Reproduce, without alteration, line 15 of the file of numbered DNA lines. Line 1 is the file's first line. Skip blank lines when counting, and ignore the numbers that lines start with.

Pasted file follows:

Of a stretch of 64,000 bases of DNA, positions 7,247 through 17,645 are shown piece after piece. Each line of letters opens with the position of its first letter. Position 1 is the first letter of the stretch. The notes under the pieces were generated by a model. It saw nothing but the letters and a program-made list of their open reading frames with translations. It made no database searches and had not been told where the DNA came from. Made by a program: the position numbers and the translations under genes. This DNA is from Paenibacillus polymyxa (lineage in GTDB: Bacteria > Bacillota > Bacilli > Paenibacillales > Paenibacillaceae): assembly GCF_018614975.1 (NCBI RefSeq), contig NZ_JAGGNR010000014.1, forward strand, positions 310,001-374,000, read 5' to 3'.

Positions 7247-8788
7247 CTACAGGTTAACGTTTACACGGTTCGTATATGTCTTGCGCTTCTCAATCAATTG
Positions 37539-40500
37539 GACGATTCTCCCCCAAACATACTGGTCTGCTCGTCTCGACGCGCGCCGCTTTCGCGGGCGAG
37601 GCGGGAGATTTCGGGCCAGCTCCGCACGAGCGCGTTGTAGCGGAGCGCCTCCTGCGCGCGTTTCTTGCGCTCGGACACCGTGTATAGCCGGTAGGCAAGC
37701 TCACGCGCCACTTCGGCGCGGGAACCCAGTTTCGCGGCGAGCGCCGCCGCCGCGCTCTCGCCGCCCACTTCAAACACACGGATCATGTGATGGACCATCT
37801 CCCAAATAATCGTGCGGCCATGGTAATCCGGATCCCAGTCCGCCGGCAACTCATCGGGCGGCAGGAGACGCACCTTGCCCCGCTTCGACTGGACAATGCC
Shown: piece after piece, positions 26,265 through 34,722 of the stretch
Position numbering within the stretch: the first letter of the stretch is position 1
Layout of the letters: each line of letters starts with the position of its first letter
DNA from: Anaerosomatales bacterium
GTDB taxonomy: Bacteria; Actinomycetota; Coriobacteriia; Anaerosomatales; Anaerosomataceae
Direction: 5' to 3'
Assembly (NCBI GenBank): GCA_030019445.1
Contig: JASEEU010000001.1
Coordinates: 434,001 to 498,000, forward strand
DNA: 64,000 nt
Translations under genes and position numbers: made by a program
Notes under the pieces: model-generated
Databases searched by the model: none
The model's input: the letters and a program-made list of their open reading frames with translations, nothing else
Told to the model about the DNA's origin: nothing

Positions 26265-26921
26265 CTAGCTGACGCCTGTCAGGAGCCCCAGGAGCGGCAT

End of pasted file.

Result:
Assembly (NCBI GenBank): GCA_030019445.1